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dc.contributor.advisorHussey, David
dc.contributor.authorCaddick, Barbara
dc.date.accessioned2012-01-26T12:22:06Z
dc.date.available2012-01-26T12:22:06Z
dc.date.issued2010
dc.identifier.urihttp://hdl.handle.net/2436/205017
dc.descriptionA thesis submitted in partial fulfilment of the requirements of the University of Wolverhampton for the degree of Doctor of Philosophy
dc.description.abstractResearch into the material culture of the household and the domestic interior has increased rapidly during recent years. It has primarily focused on the appearance and use of domestic space leaving household management and maintenance a neglected area of study. Furthermore the relationship between the ownership of goods, the domestic interior and the use of the home has not been studied in conjunction with the management and maintenance of the household. Additionally, research into the material culture of the household has predominantly focused on quantitative changes experienced during the late seventeenth century and early eighteenth. It has long been established that the ownership of household goods increased in this period, but similar research has not taken place to explore the nature of these goods, nor to extend this work to the subsequent period. This thesis brings these aspects of research together for the first time to create a synthesis between the ownership of goods and the changing nature and use of the home and household maintenance and management. The argument proposed here suggests that the changing nature of the material culture of the household and developments to the use of the home had an impact upon the way that the household was managed and maintained. The complex inter-woven relationship between the material culture of the domestic interior and the ways in which it was maintained and managed reveals that both elements were a part of an emerging middle class culture of domesticity. Therefore, this thesis makes a significant contribution to a holistic understanding of the household by looking at the ownership of goods and the use of domestic space within the context of maintenance and management.
dc.language.isoen
dc.publisherUniversity of Wolverhampton
dc.subjectMaterial Culture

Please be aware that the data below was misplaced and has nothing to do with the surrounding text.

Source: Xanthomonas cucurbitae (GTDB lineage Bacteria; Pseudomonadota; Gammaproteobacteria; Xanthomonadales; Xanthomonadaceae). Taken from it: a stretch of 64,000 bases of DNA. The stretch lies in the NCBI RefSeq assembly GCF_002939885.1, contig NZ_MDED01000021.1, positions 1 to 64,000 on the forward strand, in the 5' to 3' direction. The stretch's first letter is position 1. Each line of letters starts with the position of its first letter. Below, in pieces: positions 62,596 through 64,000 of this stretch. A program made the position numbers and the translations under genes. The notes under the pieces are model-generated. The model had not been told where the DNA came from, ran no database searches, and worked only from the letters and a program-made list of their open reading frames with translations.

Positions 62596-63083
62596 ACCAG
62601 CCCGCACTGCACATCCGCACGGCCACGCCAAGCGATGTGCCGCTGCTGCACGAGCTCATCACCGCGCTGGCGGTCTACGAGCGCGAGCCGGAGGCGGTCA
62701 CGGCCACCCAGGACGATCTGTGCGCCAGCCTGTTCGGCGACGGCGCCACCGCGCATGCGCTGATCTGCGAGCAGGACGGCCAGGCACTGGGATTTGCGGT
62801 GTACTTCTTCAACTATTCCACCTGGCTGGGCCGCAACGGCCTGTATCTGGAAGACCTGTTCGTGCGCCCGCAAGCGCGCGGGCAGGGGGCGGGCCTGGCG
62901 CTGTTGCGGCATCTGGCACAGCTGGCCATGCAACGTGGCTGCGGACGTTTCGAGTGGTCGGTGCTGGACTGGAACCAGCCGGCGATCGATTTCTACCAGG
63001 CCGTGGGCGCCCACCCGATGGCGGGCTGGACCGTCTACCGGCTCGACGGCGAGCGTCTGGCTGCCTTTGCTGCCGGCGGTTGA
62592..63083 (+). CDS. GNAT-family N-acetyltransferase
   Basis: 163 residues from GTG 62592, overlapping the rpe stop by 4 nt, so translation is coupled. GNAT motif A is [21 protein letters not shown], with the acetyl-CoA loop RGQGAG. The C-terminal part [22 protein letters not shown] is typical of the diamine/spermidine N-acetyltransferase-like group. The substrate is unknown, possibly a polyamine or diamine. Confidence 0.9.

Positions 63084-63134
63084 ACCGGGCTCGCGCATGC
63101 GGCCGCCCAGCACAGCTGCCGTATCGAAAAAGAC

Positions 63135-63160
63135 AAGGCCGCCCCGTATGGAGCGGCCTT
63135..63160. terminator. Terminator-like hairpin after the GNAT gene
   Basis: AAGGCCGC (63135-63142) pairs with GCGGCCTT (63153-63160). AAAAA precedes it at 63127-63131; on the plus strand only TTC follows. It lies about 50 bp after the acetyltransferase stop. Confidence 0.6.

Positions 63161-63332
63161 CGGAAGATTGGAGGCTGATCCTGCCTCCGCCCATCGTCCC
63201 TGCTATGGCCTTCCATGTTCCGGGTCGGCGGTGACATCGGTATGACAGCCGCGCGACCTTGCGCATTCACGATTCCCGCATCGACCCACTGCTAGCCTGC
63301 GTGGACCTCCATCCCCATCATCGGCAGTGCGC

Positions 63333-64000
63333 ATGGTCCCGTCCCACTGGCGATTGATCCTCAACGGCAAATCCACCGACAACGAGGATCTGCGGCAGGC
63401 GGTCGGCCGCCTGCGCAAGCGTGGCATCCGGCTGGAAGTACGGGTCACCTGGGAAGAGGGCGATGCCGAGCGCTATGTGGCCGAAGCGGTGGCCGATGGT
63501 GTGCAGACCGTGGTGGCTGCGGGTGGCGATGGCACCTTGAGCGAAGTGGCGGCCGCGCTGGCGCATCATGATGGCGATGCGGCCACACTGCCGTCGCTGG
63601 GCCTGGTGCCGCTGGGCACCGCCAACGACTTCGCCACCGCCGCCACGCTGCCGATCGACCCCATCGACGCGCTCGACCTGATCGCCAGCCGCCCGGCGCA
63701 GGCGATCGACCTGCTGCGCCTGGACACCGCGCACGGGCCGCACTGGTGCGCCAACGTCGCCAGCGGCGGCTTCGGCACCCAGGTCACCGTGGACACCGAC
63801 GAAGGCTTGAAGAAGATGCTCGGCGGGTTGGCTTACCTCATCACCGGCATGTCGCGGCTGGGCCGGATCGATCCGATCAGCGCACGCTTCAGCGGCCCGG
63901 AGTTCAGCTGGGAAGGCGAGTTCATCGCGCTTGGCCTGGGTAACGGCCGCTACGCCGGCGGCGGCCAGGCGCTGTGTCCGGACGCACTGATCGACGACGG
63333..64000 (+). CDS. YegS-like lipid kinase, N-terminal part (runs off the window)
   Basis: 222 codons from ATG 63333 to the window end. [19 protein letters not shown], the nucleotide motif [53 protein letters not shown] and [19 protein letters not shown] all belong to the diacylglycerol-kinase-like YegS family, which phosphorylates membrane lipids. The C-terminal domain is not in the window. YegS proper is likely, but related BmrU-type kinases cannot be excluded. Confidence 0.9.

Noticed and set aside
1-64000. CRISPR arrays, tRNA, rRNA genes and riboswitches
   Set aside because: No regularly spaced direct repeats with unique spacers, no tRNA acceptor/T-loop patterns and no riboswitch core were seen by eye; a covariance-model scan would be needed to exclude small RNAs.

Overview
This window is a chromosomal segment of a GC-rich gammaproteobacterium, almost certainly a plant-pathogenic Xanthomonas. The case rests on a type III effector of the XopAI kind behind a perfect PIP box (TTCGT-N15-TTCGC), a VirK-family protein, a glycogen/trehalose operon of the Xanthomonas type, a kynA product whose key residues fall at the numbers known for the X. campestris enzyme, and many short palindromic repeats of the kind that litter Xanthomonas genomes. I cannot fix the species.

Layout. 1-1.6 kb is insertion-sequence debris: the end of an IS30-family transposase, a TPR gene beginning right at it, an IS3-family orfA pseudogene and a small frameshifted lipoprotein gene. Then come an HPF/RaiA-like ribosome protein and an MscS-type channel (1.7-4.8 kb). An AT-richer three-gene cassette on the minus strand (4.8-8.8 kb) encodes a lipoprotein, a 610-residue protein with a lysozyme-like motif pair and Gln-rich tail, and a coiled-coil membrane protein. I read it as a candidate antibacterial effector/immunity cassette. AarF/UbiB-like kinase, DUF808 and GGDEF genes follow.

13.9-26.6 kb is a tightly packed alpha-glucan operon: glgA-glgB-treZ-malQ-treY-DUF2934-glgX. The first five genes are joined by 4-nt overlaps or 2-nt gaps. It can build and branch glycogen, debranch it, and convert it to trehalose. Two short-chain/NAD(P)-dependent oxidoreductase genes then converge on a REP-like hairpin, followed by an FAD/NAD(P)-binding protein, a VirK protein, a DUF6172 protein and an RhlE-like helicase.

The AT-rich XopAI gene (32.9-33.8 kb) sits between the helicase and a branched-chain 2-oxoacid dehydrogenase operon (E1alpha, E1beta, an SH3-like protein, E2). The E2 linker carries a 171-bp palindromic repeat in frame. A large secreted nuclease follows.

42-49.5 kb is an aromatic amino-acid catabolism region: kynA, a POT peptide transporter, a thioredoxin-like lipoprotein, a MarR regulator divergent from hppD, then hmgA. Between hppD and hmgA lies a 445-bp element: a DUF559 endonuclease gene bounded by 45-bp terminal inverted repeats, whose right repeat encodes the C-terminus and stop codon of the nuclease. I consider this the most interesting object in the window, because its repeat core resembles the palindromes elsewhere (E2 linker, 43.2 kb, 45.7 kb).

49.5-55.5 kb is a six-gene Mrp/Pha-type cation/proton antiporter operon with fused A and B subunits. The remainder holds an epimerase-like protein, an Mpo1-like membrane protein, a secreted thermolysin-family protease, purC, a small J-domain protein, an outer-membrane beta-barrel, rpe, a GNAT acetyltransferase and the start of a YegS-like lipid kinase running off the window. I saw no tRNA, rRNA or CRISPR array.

dc.subjectConsumption
dc.subjectHousehold
dc.subjectHousework
dc.subjectDomestic Interior
dc.subjectEighteenth century
dc.subjectNineteenth century
dc.titleThe Material Culture of the Household: Consumption and Domestic Economy in the Eighteenth and Early Nineteenth Centuries
dc.typeThesis or dissertation
dc.type.qualificationnamePhD
dc.type.qualificationlevelDoctoral
refterms.dateFOA2018-08-20T15:42:48Z
html.description.abstractResearch into the material culture of the household and the domestic interior has increased rapidly during recent years. It has primarily focused on the appearance and use of domestic space leaving household management and maintenance a neglected area of study. Furthermore the relationship between the ownership of goods, the domestic interior and the use of the home has not been studied in conjunction with the management and maintenance of the household. Additionally, research into the material culture of the household has predominantly focused on quantitative changes experienced during the late seventeenth century and early eighteenth. It has long been established that the ownership of household goods increased in this period, but similar research has not taken place to explore the nature of these goods, nor to extend this work to the subsequent period. This thesis brings these aspects of research together for the first time to create a synthesis between the ownership of goods and the changing nature and use of the home and household maintenance and management. The argument proposed here suggests that the changing nature of the material culture of the household and developments to the use of the home had an impact upon the way that the household was managed and maintained. The complex inter-woven relationship between the material culture of the domestic interior and the ways in which it was maintained and managed reveals that both elements were a part of an emerging middle class culture of domesticity. Therefore, this thesis makes a significant contribution to a holistic understanding of the household by looking at the ownership of goods and the use of domestic space within the context of maintenance and management.


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